Students spread cheer to ravaged school

May 17, 2007|by MATTHEW UMSTEAD

MARTINSBURG, W.Va. - The electricity went out in Enterprise (Ala.) High School on March 1 at 1:12 p.m.

Outside, tragedy was lurking in a rainy, darkened sky where the wind had twisted into a deadly funnel cloud.

"The tornado actually touched down on the third hall of the high school," Marcia Tomberlin of Enterprise City Schools said of the storm that killed eight students there when the hallway collapsed.

Off campus, the tornado cut a path through the Coffee County town, destroying about 250 homes, Tomberlin said. One of the school district's elementary schools also was rendered uninhabitable.

"It just ravaged our town," said Tomberlin, who since has been tasked with handling the outpouring of support from across the nation prompted by the tornado's destruction.


"So many folks have been so good to us," Tomberlin said. "We've received over $750,000 in contributions since March 1."

Martinsburg High School's student council on Tuesday was able to add $3,000 to that tally, thanks to a number of fundraisers they organized, beginning with a kickball tournament last spring,

"It just kind of hits close to home," MHS Student Council president Stephen Lowell said of the Alabama high school's plight about 80 miles from the Florida line.

Lowell said he felt personally connected to the tragedy because three of the students killed were in show choir, a school activity he had in common with them.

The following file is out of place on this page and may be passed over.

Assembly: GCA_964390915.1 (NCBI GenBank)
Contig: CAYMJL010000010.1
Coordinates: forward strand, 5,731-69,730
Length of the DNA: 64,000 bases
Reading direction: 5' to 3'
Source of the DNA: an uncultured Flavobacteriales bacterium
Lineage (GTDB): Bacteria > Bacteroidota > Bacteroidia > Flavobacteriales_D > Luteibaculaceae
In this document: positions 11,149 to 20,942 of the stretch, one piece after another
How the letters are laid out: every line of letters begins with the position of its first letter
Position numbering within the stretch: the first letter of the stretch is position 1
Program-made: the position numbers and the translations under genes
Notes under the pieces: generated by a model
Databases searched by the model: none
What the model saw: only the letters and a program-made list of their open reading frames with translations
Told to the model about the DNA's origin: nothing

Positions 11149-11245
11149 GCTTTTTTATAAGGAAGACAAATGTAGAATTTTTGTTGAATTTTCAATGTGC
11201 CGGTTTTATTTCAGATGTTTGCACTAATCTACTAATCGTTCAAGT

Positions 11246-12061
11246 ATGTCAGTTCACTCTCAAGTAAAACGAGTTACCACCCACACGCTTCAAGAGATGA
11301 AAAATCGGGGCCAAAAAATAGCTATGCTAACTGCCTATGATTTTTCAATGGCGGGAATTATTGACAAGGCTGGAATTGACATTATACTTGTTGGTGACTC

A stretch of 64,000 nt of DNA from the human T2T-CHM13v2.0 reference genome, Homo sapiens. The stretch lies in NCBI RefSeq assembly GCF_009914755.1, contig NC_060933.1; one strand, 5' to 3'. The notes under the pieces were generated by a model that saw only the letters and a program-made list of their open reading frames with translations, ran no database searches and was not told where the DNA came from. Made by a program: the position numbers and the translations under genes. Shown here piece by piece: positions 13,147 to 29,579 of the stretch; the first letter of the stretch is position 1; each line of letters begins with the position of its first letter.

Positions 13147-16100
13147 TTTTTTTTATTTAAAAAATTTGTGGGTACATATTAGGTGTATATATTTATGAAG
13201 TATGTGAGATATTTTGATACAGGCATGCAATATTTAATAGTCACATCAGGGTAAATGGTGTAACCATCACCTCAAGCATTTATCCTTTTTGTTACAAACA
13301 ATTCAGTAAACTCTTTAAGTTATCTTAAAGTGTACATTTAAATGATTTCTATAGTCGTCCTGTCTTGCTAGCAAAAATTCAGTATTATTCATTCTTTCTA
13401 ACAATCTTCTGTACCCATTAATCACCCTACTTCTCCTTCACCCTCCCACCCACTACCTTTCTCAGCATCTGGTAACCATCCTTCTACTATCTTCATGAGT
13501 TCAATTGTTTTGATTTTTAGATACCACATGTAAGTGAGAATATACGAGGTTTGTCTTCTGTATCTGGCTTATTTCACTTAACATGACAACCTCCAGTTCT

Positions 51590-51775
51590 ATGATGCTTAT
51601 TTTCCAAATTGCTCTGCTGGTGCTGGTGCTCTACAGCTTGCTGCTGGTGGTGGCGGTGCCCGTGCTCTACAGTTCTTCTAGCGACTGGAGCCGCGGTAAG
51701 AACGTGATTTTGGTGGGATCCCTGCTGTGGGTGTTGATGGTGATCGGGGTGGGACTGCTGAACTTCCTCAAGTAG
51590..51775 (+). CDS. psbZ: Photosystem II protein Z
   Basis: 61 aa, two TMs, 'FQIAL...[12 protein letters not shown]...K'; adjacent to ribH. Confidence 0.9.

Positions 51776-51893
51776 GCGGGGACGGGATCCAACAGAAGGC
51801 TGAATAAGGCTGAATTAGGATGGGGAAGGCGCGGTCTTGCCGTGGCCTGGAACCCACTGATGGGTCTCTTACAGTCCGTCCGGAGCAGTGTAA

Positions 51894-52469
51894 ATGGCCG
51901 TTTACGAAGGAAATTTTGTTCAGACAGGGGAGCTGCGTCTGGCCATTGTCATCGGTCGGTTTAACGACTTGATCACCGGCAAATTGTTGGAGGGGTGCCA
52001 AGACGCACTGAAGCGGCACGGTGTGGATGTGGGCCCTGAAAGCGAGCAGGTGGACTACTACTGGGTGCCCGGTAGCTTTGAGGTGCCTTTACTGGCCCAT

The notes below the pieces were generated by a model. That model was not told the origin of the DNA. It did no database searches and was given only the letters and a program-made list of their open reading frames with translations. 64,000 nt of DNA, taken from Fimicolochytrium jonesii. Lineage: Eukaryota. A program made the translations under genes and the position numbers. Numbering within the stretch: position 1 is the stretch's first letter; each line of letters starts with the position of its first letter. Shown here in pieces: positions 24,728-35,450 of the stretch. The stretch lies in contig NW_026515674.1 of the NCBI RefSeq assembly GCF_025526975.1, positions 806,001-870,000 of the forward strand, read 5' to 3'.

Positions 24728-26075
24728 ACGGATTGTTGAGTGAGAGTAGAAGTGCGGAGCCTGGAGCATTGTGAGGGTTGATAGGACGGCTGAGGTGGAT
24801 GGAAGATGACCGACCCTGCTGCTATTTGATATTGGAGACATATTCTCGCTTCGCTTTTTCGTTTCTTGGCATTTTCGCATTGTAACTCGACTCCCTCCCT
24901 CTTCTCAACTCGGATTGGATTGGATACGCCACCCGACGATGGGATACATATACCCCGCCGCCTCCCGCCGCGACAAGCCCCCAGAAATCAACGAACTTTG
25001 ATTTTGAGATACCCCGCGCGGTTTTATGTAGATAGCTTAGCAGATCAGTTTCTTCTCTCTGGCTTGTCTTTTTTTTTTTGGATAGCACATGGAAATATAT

Another student killed was in band, two were cheerleaders and one played soccer, Tomberlin said.

"Praise them for having that kind of compassion," Tomberlin said of Martinsburg High School's students' efforts.

The idea to donate to Enterprise High School was prompted by a Channel One Network news broadcast at Martinsburg High School.

"The kids came back (to me) and said, 'Oh my gosh what can we do?'" said Yvonne Lantz, who along with high school faculty Wanda Miller and Karen Barrett are Student Council's advisers.

"One of the things we do here a lot is to give students a little view beyond the walls of their high school," Barrett said of the latest community service fundraising project.

Past fundraisers have been held for victims of Hurricane Andrew and the deadly tsunami in December 2004, Lantz said.

"Hopefully, there'll be no more disasters we have to raise money for," said Student Council president-elect Tara Petrucci of possible projects for next year.

In Enterprise, Tomberlin said school officials and students are doing the best they can attending classes at a local junior college and in portable classrooms about three miles from their old school, which will be demolished soon. Graduation will still be held at their old high school's football stadium, which had to be cleared of debris, she said.

"We still have lots of wounds that will take a long time to heal," Tomberlin said.

A new high school for 1,500 students is expected to take three years to build at a $59 million price tag. The state has promised $32 million, she said.

"We will rebuild these schools," Tomberlin said. "There is no small gesture right now."

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